Wetlands Reserve Program
The Wetlands Reserve Program (WRP) is a voluntary program offering landowners the opportunity to protect, restore, and enhance their wetlands. The USDA Natural Resources Conservation Service (NRCS) provides technical and financial support for landowners to sell their development rights through a conservation easement for their wetland property and for NRCS to pay to restore its wetland functions and values. Applications for the Wetland Reserve Program are accepted on a continuous sign-up basis and NRCS encourages customers to apply at any time. All applications received prior to the ranking cut-off dates will be evaluated and considered for funding. Subsequent cutoff dates may be established based on the availability of funding.
The first ranking cut-off date is February 15, 2013
The second ranking cut-off date is March 15, 2013
The NRCS goal is to achieve the greatest wetland functions and values, including optimum wildlife habitat, on every acre enrolled in the program. This program offers landowners an opportunity to establish long-term conservation, wildlife habitat and wetland protection. Landowners who choose to participate in WRP may sell a conservation easement or enter into a cost-share restoration agreement with USDA to restore and protect wetlands. The landowner voluntarily limits future use of the land, yet retains private ownership. With landowner input, NRCS develops a plan for the restoration and maintenance of the wetland.
The program offers landowners two options: permanent easements and restoration cost-share agreements for a minimum 10-year duration. A landowner continues to hold record title and control access to the land and conduct limited hunting, fishing, and other undeveloped recreational activities. A landowner may request that additional activities be evaluated to determine if they are compatible uses for the site. This request may include such items as permission to operate water control structures, plant and manage food plots, and manage native grass stands for wildlife. Compatible uses are allowed if they are fully consistent with the protection and enhancement of the wetland function and values.
Landowners interested in participating in WRP should submit an application form NRCS-CPA-1200 to the local Natural Resources Conservation Service office (please see link below). Eligibility for the easement option requires seven years of ownership (some exceptions apply) prior to submitting an application, and the landowner must be able to provide evidence of control of the land, including recorded access rights. In addition, participants must also be in compliance with High Erodible Land and Wetland Conservation Provisions of the Farm Bill and also meet Adjusted Gross Income limitations. For consideration under the easement option, applicants should also submit a copy of the grant deed indicating that they meet the ownership requirement.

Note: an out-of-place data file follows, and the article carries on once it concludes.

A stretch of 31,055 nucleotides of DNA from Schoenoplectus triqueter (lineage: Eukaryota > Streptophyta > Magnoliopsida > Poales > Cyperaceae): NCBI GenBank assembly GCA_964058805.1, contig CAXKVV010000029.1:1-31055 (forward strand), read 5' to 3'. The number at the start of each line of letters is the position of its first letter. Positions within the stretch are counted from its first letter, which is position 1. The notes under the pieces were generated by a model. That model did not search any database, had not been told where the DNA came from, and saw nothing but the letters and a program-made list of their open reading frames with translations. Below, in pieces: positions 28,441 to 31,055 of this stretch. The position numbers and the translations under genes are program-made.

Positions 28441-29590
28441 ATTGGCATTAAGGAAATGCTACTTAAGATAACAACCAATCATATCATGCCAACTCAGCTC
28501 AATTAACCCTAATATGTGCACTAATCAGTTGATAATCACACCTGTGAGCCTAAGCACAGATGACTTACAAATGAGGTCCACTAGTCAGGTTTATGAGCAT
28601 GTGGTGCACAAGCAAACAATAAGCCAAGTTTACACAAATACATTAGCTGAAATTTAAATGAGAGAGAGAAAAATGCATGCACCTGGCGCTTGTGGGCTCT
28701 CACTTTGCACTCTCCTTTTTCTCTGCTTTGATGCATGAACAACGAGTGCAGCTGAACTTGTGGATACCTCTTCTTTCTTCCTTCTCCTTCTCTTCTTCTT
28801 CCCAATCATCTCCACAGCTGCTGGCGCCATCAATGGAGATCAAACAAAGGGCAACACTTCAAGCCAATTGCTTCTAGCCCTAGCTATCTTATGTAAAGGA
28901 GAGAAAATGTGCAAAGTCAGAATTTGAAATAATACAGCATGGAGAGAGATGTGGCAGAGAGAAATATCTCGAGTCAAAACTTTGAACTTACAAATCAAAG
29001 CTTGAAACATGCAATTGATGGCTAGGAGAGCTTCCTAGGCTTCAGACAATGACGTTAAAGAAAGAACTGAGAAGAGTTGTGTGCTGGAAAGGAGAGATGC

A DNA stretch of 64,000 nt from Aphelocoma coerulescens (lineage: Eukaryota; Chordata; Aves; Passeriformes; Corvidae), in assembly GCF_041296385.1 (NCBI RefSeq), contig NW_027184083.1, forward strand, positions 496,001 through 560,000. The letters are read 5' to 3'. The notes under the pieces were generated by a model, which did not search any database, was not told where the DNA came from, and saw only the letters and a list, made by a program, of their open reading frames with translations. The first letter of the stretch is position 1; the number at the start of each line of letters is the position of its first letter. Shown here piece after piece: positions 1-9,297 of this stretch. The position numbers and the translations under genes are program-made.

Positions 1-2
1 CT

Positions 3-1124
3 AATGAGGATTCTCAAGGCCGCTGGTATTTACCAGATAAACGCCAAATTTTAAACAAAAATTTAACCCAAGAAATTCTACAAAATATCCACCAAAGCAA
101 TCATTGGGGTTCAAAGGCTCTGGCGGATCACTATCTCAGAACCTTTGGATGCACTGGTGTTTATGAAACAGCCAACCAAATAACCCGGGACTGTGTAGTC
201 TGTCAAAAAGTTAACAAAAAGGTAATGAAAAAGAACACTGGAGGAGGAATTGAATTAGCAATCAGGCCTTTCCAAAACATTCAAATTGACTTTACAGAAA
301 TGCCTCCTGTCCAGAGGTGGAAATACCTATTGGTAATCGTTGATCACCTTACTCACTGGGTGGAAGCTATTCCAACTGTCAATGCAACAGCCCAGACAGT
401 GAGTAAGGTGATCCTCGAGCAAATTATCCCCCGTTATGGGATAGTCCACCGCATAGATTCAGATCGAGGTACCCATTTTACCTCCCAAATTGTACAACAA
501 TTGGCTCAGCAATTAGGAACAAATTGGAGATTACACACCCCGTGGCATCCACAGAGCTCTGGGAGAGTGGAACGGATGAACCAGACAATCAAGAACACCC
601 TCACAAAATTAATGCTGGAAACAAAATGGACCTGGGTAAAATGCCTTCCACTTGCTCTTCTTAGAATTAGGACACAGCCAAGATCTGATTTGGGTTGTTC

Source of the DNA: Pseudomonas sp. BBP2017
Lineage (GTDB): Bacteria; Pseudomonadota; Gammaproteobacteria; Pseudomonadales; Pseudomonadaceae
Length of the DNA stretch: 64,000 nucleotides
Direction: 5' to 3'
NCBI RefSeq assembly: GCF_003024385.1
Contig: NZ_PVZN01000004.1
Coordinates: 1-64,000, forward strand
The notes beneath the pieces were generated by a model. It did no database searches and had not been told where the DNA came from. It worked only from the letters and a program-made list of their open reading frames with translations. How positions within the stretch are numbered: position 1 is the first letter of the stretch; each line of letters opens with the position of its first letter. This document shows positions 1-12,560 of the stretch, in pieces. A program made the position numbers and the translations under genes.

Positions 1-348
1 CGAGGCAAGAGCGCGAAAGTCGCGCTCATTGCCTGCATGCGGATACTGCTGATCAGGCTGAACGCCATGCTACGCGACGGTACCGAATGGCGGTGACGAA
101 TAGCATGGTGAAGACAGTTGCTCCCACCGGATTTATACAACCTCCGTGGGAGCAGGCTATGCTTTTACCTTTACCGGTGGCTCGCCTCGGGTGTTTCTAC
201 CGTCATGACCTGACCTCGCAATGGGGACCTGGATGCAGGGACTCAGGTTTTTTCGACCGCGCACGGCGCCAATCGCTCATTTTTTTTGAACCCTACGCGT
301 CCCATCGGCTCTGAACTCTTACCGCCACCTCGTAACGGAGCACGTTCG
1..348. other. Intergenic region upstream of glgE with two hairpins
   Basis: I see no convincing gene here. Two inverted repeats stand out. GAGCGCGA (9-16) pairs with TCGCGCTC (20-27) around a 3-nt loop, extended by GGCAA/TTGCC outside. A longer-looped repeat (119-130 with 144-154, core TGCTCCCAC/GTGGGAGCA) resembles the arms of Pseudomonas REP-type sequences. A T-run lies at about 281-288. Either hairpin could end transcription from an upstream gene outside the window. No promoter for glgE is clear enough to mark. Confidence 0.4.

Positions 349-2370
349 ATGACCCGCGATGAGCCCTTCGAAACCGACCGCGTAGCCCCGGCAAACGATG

Eligible land includes areas of historic wetlands that have been degraded or converted to agricultural use, and that have the potential for restoring natural hydrology functions. Also, land that has been substantially altered by human manipulation of the landscape, and where present flooding and inundation make restoration of wetland functions and values likely. In summary, WRP targets land which was formerly wetland where planned restoration has the potential to maximize wildlife habitat, improve water quality, and aid in the recovery of special status species. Adjacent parcels of non-cropped natural areas, slough channels, and uplands are also eligible if they significantly contribute to the habitat objectives of the project as determined by NRCS.
Ranking and Evaluation
NRCS ranks eligible projects according to both environmental benefits and cost-analysis. Environmental factors include assessments of future habitat diversity, benefits to special status animals, restoration of hydrology, the ability of the project to reduce habitat fragmentation, size of the offering, percent of eligible land, and improved water quality. Economic considerations include the combination of the cost of the easement payment and the cost of habitat restoration, with less expensive projects potentially receiving proportionately greater points. In addition, partnership contributions, either from the landowner, or from a cooperating agency or non-profit organization, can result in even higher ranking scores.
For More Information
Please contact your local USDA Service Center’s District Conservationist
Assistant Director for Programs
Phone: (808) 541-2600 x 112
Phone: (907) 283-8732 ext. 114